of very foggy regarding who exactly he thought should step
into this hereditary new role. Yeah, I also think he
was conceiving this nomenclature as honorific, but like this adds
to the things that he just hasn't thought about very

(08:37):
very clearly, like what it means to liberate and use
this title for the people who really were descendants of
that empire but are maybe not going to be part
of the ruling elite of this newly liberated organizational plan.
This was one of several frameworks that Miranda envisioned for
a liberated Spanish America over the course of his lifetime,

(09:01):
and he drafted and revised other proposed constitutions in addition
to this one. Some of them were closer to like
a constitutional monarchy, some of them were closer to a republic.
All of them, though, were focused on ideals like liberty
and freedom, although, as we said in Part one and

(09:21):
a few moments ago, I think without really wrestling with
how that would be achieved given the context of colonization
and enslavement and genocide in these places that he wanted
to liberate, I have a theory we'll discuss by the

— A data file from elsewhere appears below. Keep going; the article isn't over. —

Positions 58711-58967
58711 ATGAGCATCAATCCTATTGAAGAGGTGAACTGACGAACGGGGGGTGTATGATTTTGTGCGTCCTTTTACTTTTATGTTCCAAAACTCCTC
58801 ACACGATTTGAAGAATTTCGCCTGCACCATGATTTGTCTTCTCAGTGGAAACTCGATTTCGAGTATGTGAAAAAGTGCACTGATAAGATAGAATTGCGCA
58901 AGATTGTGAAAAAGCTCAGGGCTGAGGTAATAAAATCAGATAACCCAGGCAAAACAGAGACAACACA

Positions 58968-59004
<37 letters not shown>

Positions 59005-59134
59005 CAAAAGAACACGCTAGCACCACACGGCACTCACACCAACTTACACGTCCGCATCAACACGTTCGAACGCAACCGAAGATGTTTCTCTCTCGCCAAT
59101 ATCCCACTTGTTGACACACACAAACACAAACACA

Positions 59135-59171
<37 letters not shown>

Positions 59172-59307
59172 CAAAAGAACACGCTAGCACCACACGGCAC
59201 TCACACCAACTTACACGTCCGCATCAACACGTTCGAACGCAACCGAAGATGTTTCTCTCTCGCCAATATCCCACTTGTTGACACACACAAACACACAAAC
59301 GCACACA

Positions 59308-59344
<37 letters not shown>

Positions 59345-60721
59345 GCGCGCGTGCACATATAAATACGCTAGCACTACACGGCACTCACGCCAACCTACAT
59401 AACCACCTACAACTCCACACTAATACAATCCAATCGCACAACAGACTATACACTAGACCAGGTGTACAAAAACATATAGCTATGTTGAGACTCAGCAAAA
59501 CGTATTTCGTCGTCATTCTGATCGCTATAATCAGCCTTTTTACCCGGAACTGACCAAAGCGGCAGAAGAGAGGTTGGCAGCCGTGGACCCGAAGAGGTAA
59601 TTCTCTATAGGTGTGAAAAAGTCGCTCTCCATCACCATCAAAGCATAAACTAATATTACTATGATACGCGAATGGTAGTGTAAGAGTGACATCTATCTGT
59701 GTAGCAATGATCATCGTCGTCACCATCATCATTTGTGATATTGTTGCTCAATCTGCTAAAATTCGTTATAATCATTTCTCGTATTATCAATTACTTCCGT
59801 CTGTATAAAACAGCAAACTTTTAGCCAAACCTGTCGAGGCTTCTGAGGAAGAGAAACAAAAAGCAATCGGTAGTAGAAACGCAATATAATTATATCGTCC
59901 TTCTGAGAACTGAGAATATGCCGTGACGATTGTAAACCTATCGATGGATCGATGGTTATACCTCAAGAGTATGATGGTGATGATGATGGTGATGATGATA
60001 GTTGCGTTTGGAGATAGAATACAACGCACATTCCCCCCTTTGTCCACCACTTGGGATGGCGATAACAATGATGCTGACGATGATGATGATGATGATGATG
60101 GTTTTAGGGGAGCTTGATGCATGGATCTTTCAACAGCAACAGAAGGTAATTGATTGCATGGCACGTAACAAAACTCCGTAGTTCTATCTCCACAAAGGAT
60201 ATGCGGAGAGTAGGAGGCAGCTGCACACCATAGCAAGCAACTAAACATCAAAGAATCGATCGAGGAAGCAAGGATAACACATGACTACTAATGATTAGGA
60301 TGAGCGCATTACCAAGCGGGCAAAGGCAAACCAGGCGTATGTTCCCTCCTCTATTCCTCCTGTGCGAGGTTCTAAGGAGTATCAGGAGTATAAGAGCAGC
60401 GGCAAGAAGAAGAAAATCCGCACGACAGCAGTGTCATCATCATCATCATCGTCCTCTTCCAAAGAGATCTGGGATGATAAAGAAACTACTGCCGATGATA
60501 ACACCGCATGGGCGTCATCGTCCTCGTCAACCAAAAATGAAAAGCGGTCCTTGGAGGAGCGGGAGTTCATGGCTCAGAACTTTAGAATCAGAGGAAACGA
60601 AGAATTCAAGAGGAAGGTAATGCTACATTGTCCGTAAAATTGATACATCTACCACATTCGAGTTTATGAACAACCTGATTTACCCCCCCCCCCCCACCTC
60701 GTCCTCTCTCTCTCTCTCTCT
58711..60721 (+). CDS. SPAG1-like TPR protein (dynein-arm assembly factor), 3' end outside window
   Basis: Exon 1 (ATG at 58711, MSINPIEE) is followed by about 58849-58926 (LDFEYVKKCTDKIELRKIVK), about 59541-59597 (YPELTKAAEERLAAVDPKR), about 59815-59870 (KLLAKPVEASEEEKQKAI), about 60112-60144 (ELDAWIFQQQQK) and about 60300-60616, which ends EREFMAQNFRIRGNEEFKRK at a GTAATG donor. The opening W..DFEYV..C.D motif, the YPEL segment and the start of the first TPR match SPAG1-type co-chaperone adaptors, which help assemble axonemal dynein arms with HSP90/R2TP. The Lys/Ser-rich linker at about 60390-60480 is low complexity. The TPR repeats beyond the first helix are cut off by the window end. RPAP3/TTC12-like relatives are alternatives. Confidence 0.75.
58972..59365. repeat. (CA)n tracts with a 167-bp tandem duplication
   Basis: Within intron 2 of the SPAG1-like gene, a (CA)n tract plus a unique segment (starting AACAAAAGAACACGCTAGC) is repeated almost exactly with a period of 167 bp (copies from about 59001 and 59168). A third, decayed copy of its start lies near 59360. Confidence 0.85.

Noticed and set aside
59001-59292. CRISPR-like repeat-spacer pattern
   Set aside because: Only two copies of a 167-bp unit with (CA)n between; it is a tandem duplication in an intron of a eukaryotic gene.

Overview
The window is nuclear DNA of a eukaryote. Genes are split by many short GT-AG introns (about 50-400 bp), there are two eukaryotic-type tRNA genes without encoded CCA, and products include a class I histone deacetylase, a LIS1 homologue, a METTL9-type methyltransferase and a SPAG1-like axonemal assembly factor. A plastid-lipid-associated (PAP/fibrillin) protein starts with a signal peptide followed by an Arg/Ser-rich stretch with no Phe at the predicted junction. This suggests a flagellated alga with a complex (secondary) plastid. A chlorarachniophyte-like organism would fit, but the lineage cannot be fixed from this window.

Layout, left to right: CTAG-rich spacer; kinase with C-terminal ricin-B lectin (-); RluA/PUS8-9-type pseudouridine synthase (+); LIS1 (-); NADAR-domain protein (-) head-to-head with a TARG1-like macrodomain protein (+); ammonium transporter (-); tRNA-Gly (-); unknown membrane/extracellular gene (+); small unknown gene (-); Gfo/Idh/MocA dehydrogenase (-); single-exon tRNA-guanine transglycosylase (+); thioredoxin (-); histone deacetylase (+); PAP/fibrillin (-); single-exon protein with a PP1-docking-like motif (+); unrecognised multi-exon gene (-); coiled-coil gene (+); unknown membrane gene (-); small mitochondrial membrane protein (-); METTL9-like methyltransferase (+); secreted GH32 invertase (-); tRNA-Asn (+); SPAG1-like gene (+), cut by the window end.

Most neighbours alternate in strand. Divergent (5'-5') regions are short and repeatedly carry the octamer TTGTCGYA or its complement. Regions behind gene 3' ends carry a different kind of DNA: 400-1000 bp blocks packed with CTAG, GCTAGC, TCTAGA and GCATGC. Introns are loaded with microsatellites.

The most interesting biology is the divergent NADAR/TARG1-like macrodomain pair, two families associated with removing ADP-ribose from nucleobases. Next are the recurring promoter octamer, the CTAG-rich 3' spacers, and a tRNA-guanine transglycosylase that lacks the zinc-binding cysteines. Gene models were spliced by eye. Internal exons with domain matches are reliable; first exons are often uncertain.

same on Friday. One of the people Miranda spent the

(09:43):
most time and effort trying to win over to his
plan was the Empress of Russia, Catherine the Great. He
spent almost two years in Russian territory making his case
and trying to gain her support. There were rumors that
the two of them were lovers. It is known that
Miranda had a lot of lovers during his life time,
but there's no substantiation for this particular relationship. Although Miranda

(10:05):
couldn't get Catherine to commit to backing his revolution, she
did give him some money, and she ordered Russian embassies
to assist him where they could. Being under the Empress's
protection also helped him evade yet more attempts to take
him into Spanish custody. Miranda returned to London in seventeen
eighty nine. When he had first arrived there four years before,

(10:27):
he had not found much support for his revolutionary ideas.
This was really not surprising since Britain had just been
through the Revolutionary War. But in seventeen ninety he thought